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Mrs. Cheryl Gillan (Chesham and Amersham) : First, I congratulate my hon. Friends on the Opposition Benches on bringing the debate to the Floor of the House. I agree with them that it is long overdue and I am delighted that they managed to get the men in their party under control once and for all and got their own way by putting the debate forward. [Hon. Members : -- "Where are they ?"] I see that hon. Ladies have a sprinkling of the boys with them to support the motion. I found attractive the idea put forward by the hon. Member for Bow and Poplar (Ms Gordon) to recognise women's unpaid work. I have contributed to my household for many years without receiving a penny for it and the thought that I may get credit for my unpaid work warms my heart greatly. I am sure that it would also warm the heart of the Secretary of State who, sadly, has had to leave us, because it would, in one fell swoop, remove 644,000 people from the unemployment register as they would no longer be deemed unemployed.

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I found it hard to recognise the terms of reference within which the hon. Lady made her speech. Had we read it between the wars, it might have been relevant, but we have made a great deal of progress since those days.

Ms Eagle : Will the hon. Lady give way ?

Mrs. Gillan : No, I shall not give way.

The hon. Member for Birmingham, Ladywood (Ms Short) was extremely selective in her opening speech between regulations that she wishes to see introduced from Europe and those that she wants kept out. I was watching the reactions on the Opposition Benches when the Secretary of State was discussing the provisions that allow women to work at night.

Several of our neighbours in the European Union may have proceedings started against them because they do not allow women to work at night. The hon. Lady appeared to agree with that ; she was nodding, as were several other Opposition Members. I cannot believe that she would seek to fetter the freedom of choice of women to work in the evening. I think particularly of the wonderful ladies who look after us in the Tea Room, restaurants and bars in this place, who want that freedom to work in the evening.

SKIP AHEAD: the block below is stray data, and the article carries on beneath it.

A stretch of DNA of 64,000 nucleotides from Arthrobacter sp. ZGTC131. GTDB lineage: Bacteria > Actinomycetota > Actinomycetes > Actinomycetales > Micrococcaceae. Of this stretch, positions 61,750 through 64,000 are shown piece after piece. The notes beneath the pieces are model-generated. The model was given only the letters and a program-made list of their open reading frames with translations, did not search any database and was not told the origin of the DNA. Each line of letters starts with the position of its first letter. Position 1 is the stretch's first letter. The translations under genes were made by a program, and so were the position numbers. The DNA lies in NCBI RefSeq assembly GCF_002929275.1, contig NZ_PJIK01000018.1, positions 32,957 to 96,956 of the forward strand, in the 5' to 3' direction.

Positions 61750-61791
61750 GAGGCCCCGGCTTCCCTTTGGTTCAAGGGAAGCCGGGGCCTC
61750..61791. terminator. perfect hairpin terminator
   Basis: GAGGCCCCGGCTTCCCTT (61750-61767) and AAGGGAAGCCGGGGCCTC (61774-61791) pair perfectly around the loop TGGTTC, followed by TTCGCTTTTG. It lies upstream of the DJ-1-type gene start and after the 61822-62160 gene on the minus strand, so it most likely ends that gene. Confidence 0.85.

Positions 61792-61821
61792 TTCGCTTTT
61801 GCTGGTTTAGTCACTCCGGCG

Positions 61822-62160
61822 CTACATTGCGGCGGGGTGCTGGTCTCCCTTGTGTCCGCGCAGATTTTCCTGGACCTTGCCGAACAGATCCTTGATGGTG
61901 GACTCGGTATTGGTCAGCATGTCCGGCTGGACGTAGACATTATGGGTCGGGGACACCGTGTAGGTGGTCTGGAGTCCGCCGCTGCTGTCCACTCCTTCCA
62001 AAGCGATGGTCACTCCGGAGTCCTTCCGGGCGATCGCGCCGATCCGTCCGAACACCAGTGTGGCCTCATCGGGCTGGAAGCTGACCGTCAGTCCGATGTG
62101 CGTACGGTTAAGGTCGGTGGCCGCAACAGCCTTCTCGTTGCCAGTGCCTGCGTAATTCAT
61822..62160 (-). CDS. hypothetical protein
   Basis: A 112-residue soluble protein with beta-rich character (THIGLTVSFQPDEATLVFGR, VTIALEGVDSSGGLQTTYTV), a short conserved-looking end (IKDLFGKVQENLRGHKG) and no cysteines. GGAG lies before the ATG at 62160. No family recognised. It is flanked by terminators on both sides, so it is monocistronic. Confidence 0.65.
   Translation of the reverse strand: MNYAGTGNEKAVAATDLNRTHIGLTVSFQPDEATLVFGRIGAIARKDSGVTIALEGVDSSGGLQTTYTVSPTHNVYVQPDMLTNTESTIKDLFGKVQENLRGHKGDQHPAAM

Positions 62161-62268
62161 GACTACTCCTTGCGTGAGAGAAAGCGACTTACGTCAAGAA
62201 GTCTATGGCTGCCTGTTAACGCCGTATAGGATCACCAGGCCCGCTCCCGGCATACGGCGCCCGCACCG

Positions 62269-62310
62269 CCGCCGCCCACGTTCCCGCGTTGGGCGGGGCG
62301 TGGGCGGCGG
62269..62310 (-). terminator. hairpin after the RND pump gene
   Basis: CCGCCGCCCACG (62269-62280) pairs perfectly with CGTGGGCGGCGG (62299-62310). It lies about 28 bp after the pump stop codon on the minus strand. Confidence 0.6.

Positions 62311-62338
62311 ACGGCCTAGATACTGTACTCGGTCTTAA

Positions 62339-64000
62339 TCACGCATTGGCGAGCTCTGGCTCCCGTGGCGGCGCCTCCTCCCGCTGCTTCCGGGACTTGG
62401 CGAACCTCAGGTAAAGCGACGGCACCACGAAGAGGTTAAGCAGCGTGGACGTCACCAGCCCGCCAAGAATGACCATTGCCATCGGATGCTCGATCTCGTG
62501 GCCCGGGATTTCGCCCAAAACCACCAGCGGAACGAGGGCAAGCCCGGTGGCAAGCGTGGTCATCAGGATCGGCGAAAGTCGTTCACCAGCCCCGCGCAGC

Lady Olga Maitland : My hon. Friend touched on a most important point about the right of women to choose to work in the evenings and during the night, particularly if they are nurses. Does she agree that one reason why women find that attractive and helpful is that it is much easier for them to get child care cover at home, particularly if their husbands can help out ?

Mrs. Gillan : That is an extremely helpful point. I have friends who positively want to work in the evening because they can leave their small children with their husbands whom they feel they can trust implicitly.

The whole framework of the debate shows that the Labour party has, once again, got the wrong end of the stick.

Ms Eagle rose

Dr. Lynne Jones (Birmingham, Selly Oak) : Will the hon. Lady give way ?

Mrs. Gillan : No, I am trying to make progress.

The way in which the motion is framed is extremely negative. It says :

"women . . . face discrimination in all aspects of their lives". That is not true. It fails to recognise the great progress that we have made in this century, particularly in the past decade. It rehearses tired, worn-out policies and attitudes that should have been consigned to the rubbish bin of history a long time ago. Nothing illustrates that better than a subject on which Opposition Members were strangely silent--the positive discrimination to get women into Parliament. Hon. Members may correct me if I am wrong, but resolution 417 reported in the Labour party's "Conference Arrangements Committee Report 1993"--only last year--said that in future there would be

"women only shortlists in 50 per cent. of the seats where a sitting Labour MP was not standing for re-election."

Ms Jean Corston (Bristol, East) : Can the hon. Lady explain why the Prime Minister saw to it that Conservative

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central office is imposing a requirement whereby 50 per cent. of Conservative candidates for the next election will be women ?

Mrs. Gillan : I thank the hon. Lady for that useful intervention, which enables me to point out to Opposition Members that in your case it is a quota and in ours a target, and that we expect our women to get there on merit. What an insult to force all-women lists on 50 per cent. of the Labour-held seats at the next election. What they are really saying is that women are not good enough to do it on their own, that the little women need a helping hand. It is a helping hand which I do not need. Neither do the lady Members who sit on the Opposition Benches.

Would you like to be regarded as the token women on your Benches because you are there as part of some quota ?

Madam Deputy Speaker : May I remind the hon. Lady that she should address the Chair ?

Mrs. Gillan : I feel passionately about this, Madam Deputy Speaker, and am being carried away. I apologise and will try to remain in order.

Do they want to be considered

Dame Elaine Kellett-Bowman : Will my hon. Friend give way ?

Mrs. Gillan : Yes, of course I will give way.

Dame Elaine Kellett-Bowman : Does my hon. Friend recall that, when Labour Members voted against some of the women, it did not stop their leader putting them on the Front Bench ?

Mrs. Gillan : I remember that very well. I think that it was called the "tea room rebellion" by the men. It strengthens my argument, and I thank my hon. Friend for that timely reminder of the goings-on in the Tea Room in the House.